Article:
<img height="1" width="1" style="display:none" src="https://www.facebook.com/tr?id=1628844417177726&amp;ev=PageView&amp;noscript=1">

Our Blog

Our latest articles, all in one place.

Paul the Tire Guy

DATE PUBLISHED: March 16, 2010
You have had that day too, right? You walk out the door, take a look at your tires, and think to yourself, "yep, dog don't hunt." There are few activities in life I detest more than getting new tires. It's right up there with root canals and cleaning gutters. And really, how many of us actually know the first thing about tires. Most of the time I get the feeling that when I walk into the shop to get the tires, the guy standing there is thinking he may be able to afford that house in Bermuda after all.

But a funny thing happened on the way to the tire shop this time around. I went in expecting another horrible experience, and instead walked out with a renewed respect for small business owners in this day and age. And here was the really surprising part: I learned something new about marketing too. When you walk into Paul Diamond's garage in an industrial strip in San Rafael, you may not know that you are looking at a real, bonafide, marketing guru.

You see, Paul has figured out a problem that has flummoxed most big brands and their even bigger agencies. This problem is that marketing is not longer just marketing anymore. What I mean by that is brands used to be able to interact with the consumer in very precise and understood steps. You are thinking about my product, so that means I do marketing. You are considering a purchase, so now I am in sales mode. You have bought my product, so now I engage with you via customer service and support.

All very nice and tidy. And completely the world we do not live in today. Here is an example. You walk into a Borders store. You buy a book. You go to the cashier. They ask whether you found everything you were looking for. They ask if they can ring you up. They ask you whether you would like to become a member of Borders Rewards and receive a discount on your purchase. You join and by the time you get home there is a coupon for thirty percent off your next purchase.

Stop and think for a moment of the number of touch points we just described. And then ask yourself whether that was sales, marketing, customer service, retention marketing, or demand generation? You see the problem now, right? It's all of those things…and all being delivered at the same time as part of the same conversation. No longer do we have our tidy little boxes to shoehorn the consumer into. This is why marketing is no longer just marketing anymore.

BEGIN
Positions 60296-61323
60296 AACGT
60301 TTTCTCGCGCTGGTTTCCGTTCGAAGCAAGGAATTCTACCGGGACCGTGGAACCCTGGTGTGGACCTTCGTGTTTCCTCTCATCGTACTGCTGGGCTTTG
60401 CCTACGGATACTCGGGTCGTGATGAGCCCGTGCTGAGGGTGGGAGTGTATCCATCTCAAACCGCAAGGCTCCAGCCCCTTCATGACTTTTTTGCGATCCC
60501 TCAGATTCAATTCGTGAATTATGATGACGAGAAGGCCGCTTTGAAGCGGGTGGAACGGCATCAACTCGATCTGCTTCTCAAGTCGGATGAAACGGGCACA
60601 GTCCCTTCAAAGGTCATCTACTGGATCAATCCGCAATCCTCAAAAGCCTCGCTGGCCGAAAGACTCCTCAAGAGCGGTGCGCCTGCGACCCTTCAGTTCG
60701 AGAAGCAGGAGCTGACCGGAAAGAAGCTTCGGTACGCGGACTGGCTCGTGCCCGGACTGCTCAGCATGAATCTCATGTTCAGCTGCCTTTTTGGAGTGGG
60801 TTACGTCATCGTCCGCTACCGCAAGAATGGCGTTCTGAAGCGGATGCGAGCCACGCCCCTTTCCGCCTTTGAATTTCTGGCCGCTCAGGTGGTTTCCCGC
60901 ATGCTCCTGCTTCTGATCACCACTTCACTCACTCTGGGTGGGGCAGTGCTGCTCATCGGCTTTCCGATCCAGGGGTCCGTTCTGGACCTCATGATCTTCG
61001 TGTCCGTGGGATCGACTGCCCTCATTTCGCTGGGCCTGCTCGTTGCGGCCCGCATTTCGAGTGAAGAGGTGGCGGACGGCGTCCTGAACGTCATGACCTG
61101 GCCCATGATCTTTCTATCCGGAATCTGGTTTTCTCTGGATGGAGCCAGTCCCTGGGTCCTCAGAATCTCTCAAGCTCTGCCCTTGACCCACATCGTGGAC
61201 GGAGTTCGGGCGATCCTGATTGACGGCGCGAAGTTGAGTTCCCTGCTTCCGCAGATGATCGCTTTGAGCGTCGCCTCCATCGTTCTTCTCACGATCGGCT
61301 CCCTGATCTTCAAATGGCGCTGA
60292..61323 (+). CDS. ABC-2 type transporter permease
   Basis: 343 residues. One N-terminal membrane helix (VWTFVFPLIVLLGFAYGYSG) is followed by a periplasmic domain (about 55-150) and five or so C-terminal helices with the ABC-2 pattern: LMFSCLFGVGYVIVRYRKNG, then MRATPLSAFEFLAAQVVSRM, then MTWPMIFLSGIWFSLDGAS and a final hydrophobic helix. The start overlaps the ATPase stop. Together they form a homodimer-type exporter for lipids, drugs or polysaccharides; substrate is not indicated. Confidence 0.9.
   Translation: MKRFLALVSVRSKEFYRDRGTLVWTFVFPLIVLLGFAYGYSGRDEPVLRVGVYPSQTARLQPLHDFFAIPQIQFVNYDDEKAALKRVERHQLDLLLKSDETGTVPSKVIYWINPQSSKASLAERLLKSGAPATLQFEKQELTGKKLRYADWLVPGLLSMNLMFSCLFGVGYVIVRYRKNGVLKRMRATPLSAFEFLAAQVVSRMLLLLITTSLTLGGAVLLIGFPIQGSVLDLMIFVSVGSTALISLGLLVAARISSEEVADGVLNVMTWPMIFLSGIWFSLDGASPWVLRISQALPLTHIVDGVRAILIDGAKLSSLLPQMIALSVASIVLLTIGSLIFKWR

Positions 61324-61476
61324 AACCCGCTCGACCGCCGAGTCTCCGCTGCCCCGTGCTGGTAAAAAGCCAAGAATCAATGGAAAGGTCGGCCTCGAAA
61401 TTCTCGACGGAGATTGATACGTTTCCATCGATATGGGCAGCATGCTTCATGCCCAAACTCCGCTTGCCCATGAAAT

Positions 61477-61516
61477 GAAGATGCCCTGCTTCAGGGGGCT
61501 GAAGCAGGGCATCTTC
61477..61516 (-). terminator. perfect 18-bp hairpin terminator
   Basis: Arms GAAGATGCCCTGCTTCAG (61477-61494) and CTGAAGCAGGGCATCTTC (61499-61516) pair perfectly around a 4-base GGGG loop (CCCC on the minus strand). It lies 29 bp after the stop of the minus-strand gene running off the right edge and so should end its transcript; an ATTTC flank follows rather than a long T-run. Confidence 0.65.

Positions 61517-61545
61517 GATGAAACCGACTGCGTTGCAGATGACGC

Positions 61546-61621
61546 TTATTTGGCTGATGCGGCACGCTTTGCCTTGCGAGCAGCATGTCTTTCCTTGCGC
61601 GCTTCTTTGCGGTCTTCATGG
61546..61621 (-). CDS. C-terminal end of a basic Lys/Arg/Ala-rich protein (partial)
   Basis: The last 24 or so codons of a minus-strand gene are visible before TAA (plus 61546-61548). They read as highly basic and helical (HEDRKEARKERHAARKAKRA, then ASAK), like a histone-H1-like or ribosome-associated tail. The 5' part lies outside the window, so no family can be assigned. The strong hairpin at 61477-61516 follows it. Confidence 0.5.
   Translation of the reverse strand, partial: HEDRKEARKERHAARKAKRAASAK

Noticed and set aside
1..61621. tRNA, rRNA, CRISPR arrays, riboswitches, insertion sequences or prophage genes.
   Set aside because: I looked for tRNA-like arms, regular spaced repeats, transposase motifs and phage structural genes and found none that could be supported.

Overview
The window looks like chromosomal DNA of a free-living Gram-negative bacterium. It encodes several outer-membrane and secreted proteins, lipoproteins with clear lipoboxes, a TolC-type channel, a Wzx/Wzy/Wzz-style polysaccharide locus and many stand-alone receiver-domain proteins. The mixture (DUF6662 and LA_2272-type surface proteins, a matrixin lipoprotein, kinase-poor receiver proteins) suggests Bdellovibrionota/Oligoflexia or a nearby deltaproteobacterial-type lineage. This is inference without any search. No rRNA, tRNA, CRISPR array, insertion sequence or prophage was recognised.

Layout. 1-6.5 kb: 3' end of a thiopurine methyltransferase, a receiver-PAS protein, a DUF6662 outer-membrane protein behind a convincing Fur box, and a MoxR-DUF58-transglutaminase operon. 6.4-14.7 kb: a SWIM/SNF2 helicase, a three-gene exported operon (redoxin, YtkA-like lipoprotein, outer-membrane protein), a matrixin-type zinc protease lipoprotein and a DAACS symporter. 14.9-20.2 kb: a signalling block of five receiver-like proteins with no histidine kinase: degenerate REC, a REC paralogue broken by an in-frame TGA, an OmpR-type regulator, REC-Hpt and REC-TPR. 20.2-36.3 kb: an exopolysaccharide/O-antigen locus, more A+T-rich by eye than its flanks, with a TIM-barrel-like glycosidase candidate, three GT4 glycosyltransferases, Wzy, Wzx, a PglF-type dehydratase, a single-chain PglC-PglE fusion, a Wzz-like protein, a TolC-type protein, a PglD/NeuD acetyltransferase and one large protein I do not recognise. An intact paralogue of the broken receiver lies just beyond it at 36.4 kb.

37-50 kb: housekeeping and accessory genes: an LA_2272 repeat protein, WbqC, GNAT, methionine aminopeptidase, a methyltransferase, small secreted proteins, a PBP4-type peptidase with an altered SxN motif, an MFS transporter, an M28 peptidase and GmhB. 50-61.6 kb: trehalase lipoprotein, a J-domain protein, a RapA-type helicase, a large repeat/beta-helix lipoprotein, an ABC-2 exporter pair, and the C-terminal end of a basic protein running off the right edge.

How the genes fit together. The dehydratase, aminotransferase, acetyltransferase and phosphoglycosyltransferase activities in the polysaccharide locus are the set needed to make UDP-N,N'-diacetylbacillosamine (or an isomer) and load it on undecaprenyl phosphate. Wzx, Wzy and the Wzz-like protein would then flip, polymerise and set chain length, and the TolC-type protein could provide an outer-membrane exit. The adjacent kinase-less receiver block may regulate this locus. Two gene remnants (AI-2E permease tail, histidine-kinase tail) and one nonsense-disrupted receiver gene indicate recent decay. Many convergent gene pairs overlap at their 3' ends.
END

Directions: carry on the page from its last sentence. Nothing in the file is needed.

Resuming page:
Which brings us to Paul the Tire Guy. Paul gets this better than most big company CMOs. Maybe it's because as a small company owner every customer is that much more important to his survival. When I walked into the garage, the first thing he did was ask if I was able to find him and how I had found out about him in the first place. I had found him through one of the usual suspects: Yelp. He duly noted that down and then expertly delivered my paperwork to me before I even had time to think about. He then asked me to review the pricing and tires and make sure they were delivering what we had agreed upon, instantly starting to build trust with me.

It was exactly what we had agreed to, so I was led to their lounge to wait while the tires were fitted. Research has proven that extra dollars spent on customer service and support pay back in additional sales down the road…just ask Zappos. This was also not lost on Paul. His waiting room was not some squalid littler corner of the garage. It had good furniture, a nice television, the latest instant cappuccino machine and car magazines that were actually up to date. Sure he could have gone with the minimum here, but he didn't. I actually enjoyed my time waiting for the work to be done.

Before I knew it, the car was done. Under promise and over deliver. I knew he had slightly overshot the time to do the car, but the fact that it was done "earlier" meant something, pointing to more trust and professionalism that had been reinforced with the waiting room. As I paid for the tires, Paul told me that as a customer I was able to get free tire rotations, smoothly moving right into retention mode.

Stop and think for a moment of the number of touch points I just described. And then ask yourself whether that was sales, marketing, customer service, retention marketing, or demand generation? Or, you could just throw out those marketing guru books and just go ask Paul the Tire Guy.

Contact us for a free consultation!